Sunday, 16 August 2015

When Illness Masquerades As "Wellness"

It seems you can't open a paper or magazine or go online these days without being bombarded by a relentless stream of selfies of celebrities posting photos of their abs or asses.  The photo is usually of them in the latest gym gear and possibly even with a slight sheen of sweat on their skin to reassure us they have indeed just come from a marathon gym session.  Whereas the narcissistic self-promotion of your average celebrity is something we have all come to accept as part of our culture there has been a more worrying development in recent years  - the rise of the so-called "wellness" blogger.  

Photo of Kim Kardashian in a gym, dressed in black, taking  a selfie
Kim Kardashian - The Selfie Queen

Many of these grew out of the all prevailing celebrity culture with the earlier ones being trainers or dieticians who helped celebrities get in shape, most notably after having a baby.  However, in recent times there has been an explosion of these types of blogs across social media and it seems anyone who looks lean in lycra feels qualified to share their daily efforts with the rest of the world and dish out advice as to how, you too, can look "lycra lean".  And people (especially women in the 16 - 30 age bracket) can't get enough of them.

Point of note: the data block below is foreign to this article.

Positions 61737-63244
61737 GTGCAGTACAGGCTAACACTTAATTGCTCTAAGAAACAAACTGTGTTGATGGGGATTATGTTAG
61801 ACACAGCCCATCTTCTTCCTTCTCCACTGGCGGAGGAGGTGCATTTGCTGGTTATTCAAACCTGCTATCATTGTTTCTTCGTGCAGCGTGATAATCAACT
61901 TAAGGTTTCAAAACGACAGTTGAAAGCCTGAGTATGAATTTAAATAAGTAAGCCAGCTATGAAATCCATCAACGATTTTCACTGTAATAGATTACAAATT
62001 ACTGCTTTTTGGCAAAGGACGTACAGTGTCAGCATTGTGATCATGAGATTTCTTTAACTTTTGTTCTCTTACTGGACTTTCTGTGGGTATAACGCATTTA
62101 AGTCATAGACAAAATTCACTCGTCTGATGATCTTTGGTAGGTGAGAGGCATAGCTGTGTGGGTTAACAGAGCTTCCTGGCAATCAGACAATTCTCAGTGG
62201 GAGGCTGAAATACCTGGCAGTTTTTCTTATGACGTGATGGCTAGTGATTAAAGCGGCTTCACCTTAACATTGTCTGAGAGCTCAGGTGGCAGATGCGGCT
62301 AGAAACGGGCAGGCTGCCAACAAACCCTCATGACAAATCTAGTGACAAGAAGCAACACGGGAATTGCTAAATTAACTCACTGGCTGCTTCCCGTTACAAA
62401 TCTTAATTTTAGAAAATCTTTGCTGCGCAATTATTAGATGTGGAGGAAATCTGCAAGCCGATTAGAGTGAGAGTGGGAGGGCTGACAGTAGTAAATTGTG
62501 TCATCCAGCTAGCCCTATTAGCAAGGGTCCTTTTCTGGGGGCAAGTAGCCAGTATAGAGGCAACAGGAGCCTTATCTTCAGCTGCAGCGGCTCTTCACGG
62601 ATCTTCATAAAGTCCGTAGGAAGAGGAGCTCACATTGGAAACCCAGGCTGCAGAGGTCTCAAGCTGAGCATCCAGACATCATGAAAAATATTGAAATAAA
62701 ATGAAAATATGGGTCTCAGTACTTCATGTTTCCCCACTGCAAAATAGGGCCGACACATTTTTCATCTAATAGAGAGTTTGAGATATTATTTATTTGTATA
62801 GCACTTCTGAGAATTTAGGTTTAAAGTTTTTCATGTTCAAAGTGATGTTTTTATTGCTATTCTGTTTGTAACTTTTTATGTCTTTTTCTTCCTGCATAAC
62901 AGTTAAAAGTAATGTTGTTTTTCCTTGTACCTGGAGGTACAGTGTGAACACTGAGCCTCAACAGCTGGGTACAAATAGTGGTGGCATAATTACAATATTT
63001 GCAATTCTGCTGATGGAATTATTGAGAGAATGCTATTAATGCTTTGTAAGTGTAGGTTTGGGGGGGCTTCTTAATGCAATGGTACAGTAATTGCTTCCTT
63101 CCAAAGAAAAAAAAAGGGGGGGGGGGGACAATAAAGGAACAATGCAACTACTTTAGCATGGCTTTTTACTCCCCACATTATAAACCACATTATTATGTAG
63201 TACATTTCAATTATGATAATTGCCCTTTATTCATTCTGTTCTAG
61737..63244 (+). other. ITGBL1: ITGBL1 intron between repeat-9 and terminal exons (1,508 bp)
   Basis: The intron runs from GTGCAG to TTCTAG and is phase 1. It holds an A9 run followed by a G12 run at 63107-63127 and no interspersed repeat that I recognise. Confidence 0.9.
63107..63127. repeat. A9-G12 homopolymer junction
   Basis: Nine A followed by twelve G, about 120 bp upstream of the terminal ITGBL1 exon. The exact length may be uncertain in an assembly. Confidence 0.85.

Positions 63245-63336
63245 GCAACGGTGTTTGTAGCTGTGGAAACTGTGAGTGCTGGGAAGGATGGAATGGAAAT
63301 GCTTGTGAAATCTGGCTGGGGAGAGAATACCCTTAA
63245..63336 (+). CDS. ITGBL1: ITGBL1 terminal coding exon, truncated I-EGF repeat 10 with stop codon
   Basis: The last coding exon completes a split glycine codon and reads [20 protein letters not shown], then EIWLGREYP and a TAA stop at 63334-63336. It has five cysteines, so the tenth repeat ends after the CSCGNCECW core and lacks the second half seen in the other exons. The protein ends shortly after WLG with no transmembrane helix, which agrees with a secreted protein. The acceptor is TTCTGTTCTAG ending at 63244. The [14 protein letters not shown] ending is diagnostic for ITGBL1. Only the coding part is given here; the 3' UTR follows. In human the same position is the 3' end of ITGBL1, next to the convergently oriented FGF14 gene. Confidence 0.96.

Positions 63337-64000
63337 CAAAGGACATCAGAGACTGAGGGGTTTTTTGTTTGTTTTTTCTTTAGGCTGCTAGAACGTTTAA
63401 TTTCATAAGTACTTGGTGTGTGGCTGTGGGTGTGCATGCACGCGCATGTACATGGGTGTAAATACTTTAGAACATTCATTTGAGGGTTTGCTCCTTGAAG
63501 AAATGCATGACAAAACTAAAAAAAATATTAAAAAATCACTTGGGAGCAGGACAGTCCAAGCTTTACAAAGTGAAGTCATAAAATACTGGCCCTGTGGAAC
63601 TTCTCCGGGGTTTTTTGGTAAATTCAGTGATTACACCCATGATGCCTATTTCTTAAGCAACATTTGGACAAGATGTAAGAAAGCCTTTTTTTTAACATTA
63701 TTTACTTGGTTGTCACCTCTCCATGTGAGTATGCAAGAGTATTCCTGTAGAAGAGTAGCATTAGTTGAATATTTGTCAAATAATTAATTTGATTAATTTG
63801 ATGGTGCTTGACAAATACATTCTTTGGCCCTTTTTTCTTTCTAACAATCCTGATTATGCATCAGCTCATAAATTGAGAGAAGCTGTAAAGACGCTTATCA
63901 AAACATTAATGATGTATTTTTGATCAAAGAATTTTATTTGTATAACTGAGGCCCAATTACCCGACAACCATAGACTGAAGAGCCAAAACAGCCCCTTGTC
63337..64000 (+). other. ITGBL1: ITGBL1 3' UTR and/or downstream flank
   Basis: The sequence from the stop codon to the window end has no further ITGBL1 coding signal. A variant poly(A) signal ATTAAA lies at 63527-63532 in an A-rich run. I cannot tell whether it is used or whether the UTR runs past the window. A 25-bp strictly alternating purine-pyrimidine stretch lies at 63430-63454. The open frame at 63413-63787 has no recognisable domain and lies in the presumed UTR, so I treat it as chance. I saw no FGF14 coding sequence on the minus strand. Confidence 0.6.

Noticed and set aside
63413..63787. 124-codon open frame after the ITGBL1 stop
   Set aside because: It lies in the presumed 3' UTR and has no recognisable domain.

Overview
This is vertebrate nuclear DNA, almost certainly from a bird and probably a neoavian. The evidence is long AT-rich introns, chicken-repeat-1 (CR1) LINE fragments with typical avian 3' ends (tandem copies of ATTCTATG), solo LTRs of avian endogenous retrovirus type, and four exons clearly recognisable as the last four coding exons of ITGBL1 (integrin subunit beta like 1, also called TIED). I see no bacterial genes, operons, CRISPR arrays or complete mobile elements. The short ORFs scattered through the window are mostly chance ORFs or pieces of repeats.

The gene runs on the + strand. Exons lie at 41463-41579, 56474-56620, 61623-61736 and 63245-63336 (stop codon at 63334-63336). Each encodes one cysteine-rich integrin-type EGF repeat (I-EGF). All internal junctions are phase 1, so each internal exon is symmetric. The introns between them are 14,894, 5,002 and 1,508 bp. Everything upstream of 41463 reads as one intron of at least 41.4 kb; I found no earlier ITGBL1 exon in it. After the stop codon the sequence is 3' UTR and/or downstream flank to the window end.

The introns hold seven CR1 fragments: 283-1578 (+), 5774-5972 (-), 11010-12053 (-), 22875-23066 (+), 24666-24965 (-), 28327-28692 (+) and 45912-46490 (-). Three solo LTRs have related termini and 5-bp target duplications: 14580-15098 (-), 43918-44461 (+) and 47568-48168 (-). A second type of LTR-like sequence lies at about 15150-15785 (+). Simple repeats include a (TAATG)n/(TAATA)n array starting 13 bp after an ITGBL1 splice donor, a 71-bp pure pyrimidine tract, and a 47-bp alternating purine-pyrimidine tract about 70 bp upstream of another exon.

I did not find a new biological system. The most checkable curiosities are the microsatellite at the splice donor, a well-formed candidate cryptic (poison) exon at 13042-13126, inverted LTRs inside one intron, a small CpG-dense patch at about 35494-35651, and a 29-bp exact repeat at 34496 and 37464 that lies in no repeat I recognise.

The problem is very few of these people are properly qualified to be dishing out any sort of advice and if they do have any sort of minimum qualification it tends to be in only one area such as a personal trainer certificate but lacking in any proper qualifications to do with nutrition and dietary requirements. 

The bigger problem is that all too often what is presented by these people as an obsession with wellness is in reality masking a serious illness.  Eating disorders have been well documented for the past fifty years and despite recognition by the medical and psychiatric communities and frequent awareness campaigns, admissions to hospitals and treatment centres continue to rise.

The link between unrealistic and unobtainable body image in the media and the rise in eating disorders has been well documented and in recent years there have been many high profile campaigns by leading brands to address this.  Which makes the whole "wellness" craze currently sweeping social media all the more difficult to understand.